beginning of our humanity, and Buddhistic occultism occupies
therein only its legitimate place, and no more. Indeed, the
secret portions of the "_Dan_" or "_Jan-na_" ...

{_Dan,_ now become in modern Chinese and Tibetan phonetics
_ch'an,_ is the general term for the esoteric schools, and their
literature. In the old books, the word _Janna_ is defined as "to
reform one's self by meditation and knowledge," a second _inner_
birth. Hence Dzan, _Djan_ phonetically, the "Book of _Dzyan._"}

.. ("Dhyan") of Gautama's metaphysics - grand as they appear
to one unacquainted with the tenets of the Wisdom-Religion of
antiquity - are but a very small portion of the whole. The Hindu
Reformer limited his public teachings to the purely moral and
physiological aspect of the Wisdom-Religion, to Ethics and MAN
alone. Things "unseen and incorporeal," the mystery of Being
outside our terrestrial sphere, the great Teacher left entirely
untouched in his public lectures, reserving the hidden Truths
for a select circle of his Arhats. The latter received their
Initiation at the famous Saptaparna cave (the _Sattapanni_ of
Mahavansa) near Mount Baibhar (the Webhara of the Pali MSS.).
This cave was in Rajagriha, the ancient capital of Mogadha, and
was the _Cheta_ cave of Fa-hian, as rightly suspected by some
archaeologists. - {Mr. Beglor, the chief engineer at Buddhagaya,
and a distinguished archeologist, was the first, we believe, to
discover it.}

Time and human imagination made short work of the purity and
philosophy of these teachings, once that they were transplanted
from the secret and sacred circle of the Arhats, during the
course of their work of proselytism, into a soil less prepared
for metaphysical conceptions than India; i.e., once they were
transferred into China, Japan, Siam, and Burmah. How the
pristine purity of these grand revelations was dealt with may be
seen in studying some of the so-called "esoteric" Buddhist
schools of antiquity in their modern garb, not only in China and
other Buddhist countries in general, but even in not a few
schools in Thibet, left to the care of uninitiated Lamas and
Mongolian innovators.

Thus the reader is asked to bear in mind the very important
difference between _orthodox_ Buddhism - i.e., the public
teachings of Gautama the Buddha, and his esoteric _Budhism._ His
Secret Doctrine, however, differed in no wise from that of the
initiated Brahmins of his day. The Buddha was a child of the
Aryan soil; a born Hindu, a Kshatrya and a disciple of the
"twice born" (the initiated Brahmins) or Dwijas. His teachings,
therefore, could not be different from their doctrines, for the
whole Buddhist reform merely consisted in giving out a portion
of that which had been kept secret from every man outside of the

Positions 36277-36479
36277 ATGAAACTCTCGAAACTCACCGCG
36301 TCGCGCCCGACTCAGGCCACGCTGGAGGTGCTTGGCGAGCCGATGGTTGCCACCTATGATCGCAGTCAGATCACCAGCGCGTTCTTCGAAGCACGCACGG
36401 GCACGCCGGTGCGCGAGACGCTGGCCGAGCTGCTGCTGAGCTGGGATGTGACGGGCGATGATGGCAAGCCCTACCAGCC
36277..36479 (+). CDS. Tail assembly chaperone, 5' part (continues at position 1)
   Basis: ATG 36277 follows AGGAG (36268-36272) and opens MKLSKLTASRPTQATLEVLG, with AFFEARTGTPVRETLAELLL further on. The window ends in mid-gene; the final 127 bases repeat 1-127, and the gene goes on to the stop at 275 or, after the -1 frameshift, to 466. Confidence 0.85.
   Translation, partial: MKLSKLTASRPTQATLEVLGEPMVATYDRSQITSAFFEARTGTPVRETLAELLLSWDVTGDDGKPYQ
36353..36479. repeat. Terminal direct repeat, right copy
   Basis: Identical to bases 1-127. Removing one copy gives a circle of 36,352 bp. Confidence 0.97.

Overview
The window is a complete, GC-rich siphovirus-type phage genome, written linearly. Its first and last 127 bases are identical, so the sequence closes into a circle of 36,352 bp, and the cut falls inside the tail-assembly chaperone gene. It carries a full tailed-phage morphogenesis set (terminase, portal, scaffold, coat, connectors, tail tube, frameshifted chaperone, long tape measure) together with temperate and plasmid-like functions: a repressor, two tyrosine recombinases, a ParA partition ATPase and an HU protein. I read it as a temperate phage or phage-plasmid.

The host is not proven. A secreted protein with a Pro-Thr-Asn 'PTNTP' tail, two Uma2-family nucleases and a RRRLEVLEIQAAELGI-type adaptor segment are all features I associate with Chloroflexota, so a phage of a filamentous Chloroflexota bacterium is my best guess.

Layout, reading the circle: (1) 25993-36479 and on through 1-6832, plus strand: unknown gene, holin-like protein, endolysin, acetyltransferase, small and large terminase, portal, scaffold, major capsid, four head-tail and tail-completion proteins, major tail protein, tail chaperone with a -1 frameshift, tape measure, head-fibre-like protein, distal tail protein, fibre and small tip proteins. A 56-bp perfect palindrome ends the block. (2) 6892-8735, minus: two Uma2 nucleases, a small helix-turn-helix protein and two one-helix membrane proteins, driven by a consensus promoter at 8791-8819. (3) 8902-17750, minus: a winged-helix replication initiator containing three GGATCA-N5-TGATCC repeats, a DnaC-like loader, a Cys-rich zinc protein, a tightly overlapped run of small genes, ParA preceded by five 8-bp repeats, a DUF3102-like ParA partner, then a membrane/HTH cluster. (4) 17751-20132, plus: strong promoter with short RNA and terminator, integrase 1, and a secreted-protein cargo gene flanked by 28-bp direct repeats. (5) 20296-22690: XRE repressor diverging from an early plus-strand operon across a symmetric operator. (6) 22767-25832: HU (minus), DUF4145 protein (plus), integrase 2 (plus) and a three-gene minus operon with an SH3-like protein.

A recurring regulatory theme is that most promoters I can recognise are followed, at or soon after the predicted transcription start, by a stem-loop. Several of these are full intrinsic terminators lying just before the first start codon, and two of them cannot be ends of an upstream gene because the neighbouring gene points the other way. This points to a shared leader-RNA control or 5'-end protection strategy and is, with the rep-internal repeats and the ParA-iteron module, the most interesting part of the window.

"enchanted" circle of Temple-Initiates and ascetics.  Unable to
teach _all_ that had been imparted to him - owing to his pledges
- though he taught a philosophy built upon the ground-work of
the true esoteric knowledge, the Buddha gave to the world only
its _outward_ material body and kept its _soul_ for his Elect.
(See also Volume II.) Many Chinese scholars among Orientalists
have heard of the "Soul Doctrine." None seem to have understood
its real meaning and importance.

That doctrine was preserved secretly - too secretly, perhaps -
within the sanctuary. The mystery that shrouded its chief dogma
and aspirations - Nirvana - has so tried and irritated the
curiosity of those scholars who have studied it, that, unable to
solve it logically and satisfactorily by untying the Gordian
knot, they cut it through, by declaring that Nirvana meant
_absolute annihilation._

Toward the end of the first quarter of this century, a distinct
class of literature appeared in the world, which became with
every year more defined in its tendency. Being based,
_soi-disant,_ on the scholarly researches of Sanskritists and
Orientalists in general, it was held scientific. Hindu,
Egyptian, and other ancient religions, myths, and emblems were
made to yield anything the symbologist wanted them to yield,
thus often giving out the rude _outward_ form in place of the
_inner_ meaning. Works, most remarkable for their ingenious
deductions and speculations, in _circulo vicioso,_ foregone
conclusions generally changing places with premisses as in the
syllogisms of more than one Sanskrit and Pali scholar, appeared
rapidly in succession, over-flooding the libraries with
dissertations rather on phallic and sexual worship than on real
symbology, and each contradicting the other.

This is the true reason, perhaps, why the outline of a few
fundamental truths from the Secret Doctrine of the Archaic ages
is now permitted to see the light, after long millenniums of the
most profound silence and secrecy. I say "a _few_ truths,"
advisedly, because that which must remain unsaid could not be
contained in a hundred such volumes, nor could it be imparted to